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The electricity in your home can seem like an impossible miracle to explain. But one way to understand it is to think about the variety of skills and types of jobs it takes to make power happen.

That kind of thinking can also be handy if you or someone you know is looking for a promising career.

Running electric utilities today takes just about every skill imaginable. Some jobs call for the physical ability to climb a utility pole and for others, the technical know-how to create intricate cybersecurity systems. Some require the interpersonal skills of talking with a co-op member about how they can lower their electric bill.

Other roles may require logistical knowledge to deliver essential equipment through a challenging supply chain.

An industry that depends on such a vast range of abilities offers job seekers a variety of career opportunities. Here are six reasons electric co-ops are a great place to work.

  1. Stability. You can count on homes and businesses needing electricity now and in the future. Energy careers offer excellent benefits and paths for career advancement. Employees typically stay in the industry for more than 15 years.
  2. Excitement. While utility work is reliable, it’s also at the cutting edge of innovation. Electrification is the centerpiece of the push for greener energy. The number of electric vehicles is doubling every year, which means new workforce skills are needed to figure out how to keep all those cars and trucks plugged in and charged up. Two of the 20 fastest-growing occupations are wind turbine technician and solar voltaic installer. More than $120 billion a year is being spent to modernize the U.S. electric grid to manage new patterns of electricity use.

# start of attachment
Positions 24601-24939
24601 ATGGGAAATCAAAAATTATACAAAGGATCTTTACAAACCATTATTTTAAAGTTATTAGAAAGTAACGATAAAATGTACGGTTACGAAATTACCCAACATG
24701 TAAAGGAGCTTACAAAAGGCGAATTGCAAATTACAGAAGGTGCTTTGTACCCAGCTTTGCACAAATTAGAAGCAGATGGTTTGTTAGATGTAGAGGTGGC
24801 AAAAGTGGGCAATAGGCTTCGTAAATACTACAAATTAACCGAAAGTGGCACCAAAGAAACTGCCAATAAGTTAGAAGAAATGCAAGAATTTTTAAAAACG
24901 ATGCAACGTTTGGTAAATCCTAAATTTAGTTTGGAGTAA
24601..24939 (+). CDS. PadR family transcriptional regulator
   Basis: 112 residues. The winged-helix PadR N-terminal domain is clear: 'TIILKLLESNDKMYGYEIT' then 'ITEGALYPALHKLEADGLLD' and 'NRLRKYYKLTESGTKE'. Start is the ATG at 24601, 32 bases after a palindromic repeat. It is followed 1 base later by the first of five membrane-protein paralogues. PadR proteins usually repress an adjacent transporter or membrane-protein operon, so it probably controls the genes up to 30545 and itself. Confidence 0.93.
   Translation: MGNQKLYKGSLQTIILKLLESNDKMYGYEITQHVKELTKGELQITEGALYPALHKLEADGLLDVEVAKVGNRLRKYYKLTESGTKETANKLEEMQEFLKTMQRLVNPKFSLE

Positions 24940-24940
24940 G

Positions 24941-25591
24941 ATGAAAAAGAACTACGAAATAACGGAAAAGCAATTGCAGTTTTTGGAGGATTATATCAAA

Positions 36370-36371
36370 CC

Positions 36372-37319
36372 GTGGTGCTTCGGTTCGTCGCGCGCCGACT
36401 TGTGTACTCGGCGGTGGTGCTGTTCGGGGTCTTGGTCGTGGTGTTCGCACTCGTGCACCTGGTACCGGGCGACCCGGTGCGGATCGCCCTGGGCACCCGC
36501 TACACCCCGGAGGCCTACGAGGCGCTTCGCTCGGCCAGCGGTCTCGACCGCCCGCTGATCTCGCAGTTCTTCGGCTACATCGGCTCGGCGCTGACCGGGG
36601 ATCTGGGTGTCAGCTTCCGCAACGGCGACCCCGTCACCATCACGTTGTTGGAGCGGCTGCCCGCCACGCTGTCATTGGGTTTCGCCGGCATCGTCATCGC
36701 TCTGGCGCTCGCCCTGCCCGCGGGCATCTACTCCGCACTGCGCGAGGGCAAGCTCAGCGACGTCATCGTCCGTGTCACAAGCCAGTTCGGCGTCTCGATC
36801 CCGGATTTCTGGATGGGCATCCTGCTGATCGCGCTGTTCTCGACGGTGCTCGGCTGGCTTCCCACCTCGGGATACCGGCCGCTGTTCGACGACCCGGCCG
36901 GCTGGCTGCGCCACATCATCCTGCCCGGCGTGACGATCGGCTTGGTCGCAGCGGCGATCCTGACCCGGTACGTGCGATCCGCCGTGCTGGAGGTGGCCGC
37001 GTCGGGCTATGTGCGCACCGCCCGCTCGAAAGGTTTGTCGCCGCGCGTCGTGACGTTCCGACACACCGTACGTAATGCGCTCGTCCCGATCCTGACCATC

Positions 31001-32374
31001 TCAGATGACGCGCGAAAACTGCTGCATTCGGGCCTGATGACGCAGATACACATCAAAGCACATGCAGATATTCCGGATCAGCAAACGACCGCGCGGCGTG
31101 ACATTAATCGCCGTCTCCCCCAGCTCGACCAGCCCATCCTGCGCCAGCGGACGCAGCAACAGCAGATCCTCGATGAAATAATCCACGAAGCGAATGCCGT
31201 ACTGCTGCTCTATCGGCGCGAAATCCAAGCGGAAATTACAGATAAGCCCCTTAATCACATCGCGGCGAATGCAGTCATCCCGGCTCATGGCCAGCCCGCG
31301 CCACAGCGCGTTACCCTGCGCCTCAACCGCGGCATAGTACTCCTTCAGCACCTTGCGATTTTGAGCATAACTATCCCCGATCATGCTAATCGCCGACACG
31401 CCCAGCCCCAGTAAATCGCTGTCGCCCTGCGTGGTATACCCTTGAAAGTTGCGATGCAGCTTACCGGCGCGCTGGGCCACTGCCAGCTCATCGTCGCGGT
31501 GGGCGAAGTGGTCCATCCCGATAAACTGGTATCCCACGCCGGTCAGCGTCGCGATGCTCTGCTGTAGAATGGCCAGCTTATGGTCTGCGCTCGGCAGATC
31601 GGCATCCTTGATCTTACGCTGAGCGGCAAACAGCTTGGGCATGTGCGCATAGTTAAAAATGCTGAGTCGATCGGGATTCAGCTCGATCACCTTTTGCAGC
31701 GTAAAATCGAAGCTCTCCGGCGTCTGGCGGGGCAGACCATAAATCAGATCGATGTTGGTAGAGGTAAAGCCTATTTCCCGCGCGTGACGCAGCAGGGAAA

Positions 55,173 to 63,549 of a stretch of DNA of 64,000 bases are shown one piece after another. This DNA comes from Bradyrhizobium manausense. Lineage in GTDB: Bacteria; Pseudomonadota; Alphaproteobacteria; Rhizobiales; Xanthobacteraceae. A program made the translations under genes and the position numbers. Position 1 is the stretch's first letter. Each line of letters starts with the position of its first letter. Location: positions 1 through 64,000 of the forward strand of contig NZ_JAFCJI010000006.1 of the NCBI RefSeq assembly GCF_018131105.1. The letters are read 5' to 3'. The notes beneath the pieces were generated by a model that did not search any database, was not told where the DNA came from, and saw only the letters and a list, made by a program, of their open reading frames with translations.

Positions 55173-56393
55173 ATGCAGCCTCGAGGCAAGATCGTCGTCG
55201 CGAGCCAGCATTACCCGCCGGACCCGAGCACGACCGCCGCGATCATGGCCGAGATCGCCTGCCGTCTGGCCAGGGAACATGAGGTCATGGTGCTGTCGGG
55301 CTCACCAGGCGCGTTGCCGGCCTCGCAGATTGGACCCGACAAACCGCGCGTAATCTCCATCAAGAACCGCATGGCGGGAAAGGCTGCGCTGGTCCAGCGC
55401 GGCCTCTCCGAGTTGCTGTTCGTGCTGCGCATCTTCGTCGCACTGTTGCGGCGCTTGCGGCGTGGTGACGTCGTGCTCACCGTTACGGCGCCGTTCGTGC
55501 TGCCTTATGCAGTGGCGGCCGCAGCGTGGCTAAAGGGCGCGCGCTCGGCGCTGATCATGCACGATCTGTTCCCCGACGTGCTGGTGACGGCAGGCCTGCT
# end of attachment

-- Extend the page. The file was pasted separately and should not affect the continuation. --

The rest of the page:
3. Variety. The skills needed in the utility industry range from an advanced college degree to trade school, apprenticeship and on-the-job training. And the variety of positions is staggering – accountants, social media managers, IT specialists, engineers and human resources professionals, to name a few. There are more unique positions as well, such as drone operators to inspect power lines, data analysts to coordinate the flow of electricity and power plant operators to oversee electricity generation.
  4. It’s local. Maintaining electric service needs to happen locally. That means that much of the work takes place near your hometown. Not only can a utility worker make a living and raise a family in the area they choose to live, if they decide to move to another part of the country, there will likely be energy career opportunities there as well.
  5. Satisfaction. Any lineworker will tell you when they've just climbed down from a pole in the middle of the night during a rainstorm, there's no better feeling than knowing the power outage you've just restored brought light and heat back into the homes of hundreds of people. The same goes for the utility truck dispatcher back at headquarters or the media specialist getting the word out about the status of power restoration. Utility workers can know they’re powering their neighbors and the nation.
  6. Not-for-profit business model The people behind the power at your electric co-op get to know even higher levels of job satisfaction. Electric co-ops offer a unique business model led by the members who use the electricity.